- Members should be well prepared before conducting hearings and attend the hearing with an objective and open mind.
- At the beginning of the hearing members should explain to the parties, in clear and simple language, how the hearing will proceed and the evidentiary and procedural rules that apply.
- Members should conduct proceedings in a manner that ensures that parties understand the procedures and practices of the Tribunal, and have a reasonable opportunity for informed and effective participation in the proceeding.
- Members should dress appropriately (business attire) when conducting hearings.
5. Etiquette during a hearing
- Members are expected to be professional when conducting hearing. As such, members should be mindful of the following best practices, which may vary depending on the type of hearing:
- Speaking loudly enough and articulating well
- Looking at the parties or into the camera when speaking
- Paying attention to inappropriate non-verbal communication (yawn, biting nails, putting head down, using cell phone, etc.)
- Being mindful of your surroundings – if possible, the parties should only see the background screen rather than other parts of the room
- Cancelling background noise (television, music, children, animals, appliances etc.)
- Not eating or chewing gum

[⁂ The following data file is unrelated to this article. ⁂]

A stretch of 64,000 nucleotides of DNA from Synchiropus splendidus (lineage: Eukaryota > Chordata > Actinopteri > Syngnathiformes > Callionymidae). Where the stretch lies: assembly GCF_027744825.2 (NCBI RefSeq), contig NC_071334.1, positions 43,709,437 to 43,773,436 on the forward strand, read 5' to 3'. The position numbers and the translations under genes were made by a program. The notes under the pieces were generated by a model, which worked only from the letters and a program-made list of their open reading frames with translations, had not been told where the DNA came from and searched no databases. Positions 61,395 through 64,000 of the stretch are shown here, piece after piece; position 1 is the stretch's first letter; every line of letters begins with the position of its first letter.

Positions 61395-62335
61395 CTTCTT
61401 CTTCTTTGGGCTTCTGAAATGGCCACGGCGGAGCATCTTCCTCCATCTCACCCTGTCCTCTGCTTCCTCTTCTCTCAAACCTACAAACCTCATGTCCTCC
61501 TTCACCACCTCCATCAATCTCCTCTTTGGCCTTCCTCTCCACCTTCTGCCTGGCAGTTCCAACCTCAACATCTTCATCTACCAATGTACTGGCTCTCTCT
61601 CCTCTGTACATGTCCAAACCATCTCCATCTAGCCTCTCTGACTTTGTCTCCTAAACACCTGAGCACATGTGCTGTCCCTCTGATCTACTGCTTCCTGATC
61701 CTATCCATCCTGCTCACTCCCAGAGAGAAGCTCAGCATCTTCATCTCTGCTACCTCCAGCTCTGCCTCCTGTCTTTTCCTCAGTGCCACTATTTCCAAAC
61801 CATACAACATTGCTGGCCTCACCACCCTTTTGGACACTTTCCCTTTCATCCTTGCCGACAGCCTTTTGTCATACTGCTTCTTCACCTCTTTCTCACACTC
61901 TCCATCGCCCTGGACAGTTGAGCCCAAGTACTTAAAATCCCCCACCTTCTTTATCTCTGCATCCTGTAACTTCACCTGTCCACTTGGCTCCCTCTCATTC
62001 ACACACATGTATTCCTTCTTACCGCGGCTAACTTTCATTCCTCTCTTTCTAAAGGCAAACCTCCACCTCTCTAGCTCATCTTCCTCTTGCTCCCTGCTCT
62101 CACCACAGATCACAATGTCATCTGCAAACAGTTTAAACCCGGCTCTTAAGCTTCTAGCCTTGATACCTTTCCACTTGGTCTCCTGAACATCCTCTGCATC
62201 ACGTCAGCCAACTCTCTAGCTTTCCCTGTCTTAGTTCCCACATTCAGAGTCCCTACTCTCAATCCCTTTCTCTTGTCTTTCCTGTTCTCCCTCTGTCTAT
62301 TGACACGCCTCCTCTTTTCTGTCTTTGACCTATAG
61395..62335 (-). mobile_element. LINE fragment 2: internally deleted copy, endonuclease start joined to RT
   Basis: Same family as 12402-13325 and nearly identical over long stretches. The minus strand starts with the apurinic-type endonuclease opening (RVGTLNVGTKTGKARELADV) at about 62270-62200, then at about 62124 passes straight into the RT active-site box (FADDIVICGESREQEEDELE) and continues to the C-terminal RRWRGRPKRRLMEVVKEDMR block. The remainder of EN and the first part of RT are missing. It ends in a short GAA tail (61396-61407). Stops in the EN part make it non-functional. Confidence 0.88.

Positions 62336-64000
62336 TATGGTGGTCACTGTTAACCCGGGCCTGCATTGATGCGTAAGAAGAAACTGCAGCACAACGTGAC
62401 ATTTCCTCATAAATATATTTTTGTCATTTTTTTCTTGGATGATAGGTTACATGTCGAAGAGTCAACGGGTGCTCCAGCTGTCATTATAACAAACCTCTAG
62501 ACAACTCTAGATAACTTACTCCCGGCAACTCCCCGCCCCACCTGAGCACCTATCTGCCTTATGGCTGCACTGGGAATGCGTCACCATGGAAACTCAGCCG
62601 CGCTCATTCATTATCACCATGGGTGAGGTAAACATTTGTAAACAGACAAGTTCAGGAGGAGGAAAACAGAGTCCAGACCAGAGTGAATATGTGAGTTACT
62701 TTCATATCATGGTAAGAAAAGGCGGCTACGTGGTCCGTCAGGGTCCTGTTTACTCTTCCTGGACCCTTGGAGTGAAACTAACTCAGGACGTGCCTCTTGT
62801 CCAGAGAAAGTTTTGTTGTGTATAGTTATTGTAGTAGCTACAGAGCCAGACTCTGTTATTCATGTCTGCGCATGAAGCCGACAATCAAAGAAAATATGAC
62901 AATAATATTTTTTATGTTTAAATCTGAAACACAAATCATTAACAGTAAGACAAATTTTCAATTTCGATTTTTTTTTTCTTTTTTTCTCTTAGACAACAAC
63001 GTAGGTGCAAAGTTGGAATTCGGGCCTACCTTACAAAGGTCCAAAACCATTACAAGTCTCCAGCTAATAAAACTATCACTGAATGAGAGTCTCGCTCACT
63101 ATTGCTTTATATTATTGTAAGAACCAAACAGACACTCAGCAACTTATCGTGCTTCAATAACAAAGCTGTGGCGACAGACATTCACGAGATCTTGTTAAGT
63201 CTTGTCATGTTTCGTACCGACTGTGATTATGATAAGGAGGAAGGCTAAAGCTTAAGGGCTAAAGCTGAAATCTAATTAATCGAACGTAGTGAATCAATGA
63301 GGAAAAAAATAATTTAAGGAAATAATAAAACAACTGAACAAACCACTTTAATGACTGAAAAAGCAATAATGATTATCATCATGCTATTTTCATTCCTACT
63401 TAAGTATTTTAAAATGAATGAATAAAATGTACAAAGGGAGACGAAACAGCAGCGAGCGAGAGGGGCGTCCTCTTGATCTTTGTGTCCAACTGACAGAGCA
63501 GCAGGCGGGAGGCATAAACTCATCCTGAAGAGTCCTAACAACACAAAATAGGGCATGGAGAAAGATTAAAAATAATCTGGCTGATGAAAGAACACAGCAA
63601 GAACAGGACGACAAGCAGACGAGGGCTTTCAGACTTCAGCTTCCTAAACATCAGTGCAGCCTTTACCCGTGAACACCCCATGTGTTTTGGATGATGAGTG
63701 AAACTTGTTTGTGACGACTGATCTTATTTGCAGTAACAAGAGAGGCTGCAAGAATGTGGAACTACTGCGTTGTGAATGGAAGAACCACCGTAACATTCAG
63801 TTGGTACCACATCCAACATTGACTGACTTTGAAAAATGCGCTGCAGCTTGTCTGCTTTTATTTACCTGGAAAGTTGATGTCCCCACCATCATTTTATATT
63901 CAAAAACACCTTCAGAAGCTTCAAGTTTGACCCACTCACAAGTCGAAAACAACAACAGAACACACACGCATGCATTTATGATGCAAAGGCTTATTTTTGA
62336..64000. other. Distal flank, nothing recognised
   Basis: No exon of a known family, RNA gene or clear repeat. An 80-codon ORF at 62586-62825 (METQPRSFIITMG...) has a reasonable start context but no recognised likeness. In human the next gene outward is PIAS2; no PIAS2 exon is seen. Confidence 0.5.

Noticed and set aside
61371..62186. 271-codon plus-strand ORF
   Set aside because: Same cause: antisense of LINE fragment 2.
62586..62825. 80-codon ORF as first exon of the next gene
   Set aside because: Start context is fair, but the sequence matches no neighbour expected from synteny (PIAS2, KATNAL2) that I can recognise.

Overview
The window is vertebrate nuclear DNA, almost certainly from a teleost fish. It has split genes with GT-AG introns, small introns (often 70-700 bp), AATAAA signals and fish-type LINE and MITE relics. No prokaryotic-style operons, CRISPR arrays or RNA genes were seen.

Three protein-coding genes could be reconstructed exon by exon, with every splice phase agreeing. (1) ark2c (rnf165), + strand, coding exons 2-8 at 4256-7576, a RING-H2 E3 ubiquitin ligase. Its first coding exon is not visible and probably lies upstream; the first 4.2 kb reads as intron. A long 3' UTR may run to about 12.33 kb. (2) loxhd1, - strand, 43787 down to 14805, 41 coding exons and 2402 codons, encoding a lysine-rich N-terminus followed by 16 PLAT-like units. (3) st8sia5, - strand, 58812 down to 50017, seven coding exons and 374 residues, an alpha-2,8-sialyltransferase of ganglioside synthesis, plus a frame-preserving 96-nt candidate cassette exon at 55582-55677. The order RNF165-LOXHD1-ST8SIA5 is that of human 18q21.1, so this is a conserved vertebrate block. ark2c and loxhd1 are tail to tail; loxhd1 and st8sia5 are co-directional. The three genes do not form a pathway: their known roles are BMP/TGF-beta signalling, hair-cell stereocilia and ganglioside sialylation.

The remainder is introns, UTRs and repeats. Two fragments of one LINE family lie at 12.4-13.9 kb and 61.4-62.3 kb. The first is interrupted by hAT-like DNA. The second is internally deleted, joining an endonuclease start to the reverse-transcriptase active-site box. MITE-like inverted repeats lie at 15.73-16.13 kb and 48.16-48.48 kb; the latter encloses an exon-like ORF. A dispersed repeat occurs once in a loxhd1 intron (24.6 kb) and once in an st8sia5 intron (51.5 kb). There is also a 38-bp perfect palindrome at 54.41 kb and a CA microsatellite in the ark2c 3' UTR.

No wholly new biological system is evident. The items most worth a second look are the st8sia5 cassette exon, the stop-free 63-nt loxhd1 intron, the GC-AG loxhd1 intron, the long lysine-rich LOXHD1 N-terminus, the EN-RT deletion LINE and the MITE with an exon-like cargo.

6. Decision making
- Members are expected to be well prepared before making each decision.
- Members are expected to determine which evidence is relevant and then assess the credibility of the relevant evidence.
- Members are expected to apply the Constitution, the principles of procedural fairness, the relevant legislation and regulations and decisions of the Supreme Court of Canada, the Federal Court of Appeal and the Federal Court.
- Members are expected to render decisions in an independent, impartial and objective manner without regard to partisan or special interests, or fear of criticism.
- Members are expected to render quality decisions that are aligned with the appropriate legal test(s) and applicable jurisprudence.
- Members are expected to have all their decisions reviewed by Legal Services, until such time as their respective Vice-chairperson determines that such a review is no longer required. Member can always ask Legal Services to review their decision.
- Members are expected to consult their respective Vice-chairperson or Legal Services if they need advice on the applicability of a legal principle affecting a decision.
- Members are responsible for the accuracy, quality and correctness of their decisions.
- Members are expected to respect the privacy of individuals by ensuring that decisions contain only the personal information that is necessary.
- Members are expected to strive to render decisions in a timely manner and in accordance with member performance expectations and service standards that may be established by the Tribunal.
7. Protection of personal and confidential information
- Members shall protect the confidentiality of information contained in documents in their possession.
- Members shall respect the Privacy Act, the Policy on Government Security, the Department of Employment and Social Development Act and any policy or directive relating to the protection of personal and confidential information.
- Members shall immediately report any breach or potential breach of privacy to the Case Management Officer, as well as to the Vice-chairperson so that it is treated in a timely manner according to the internal processes in place.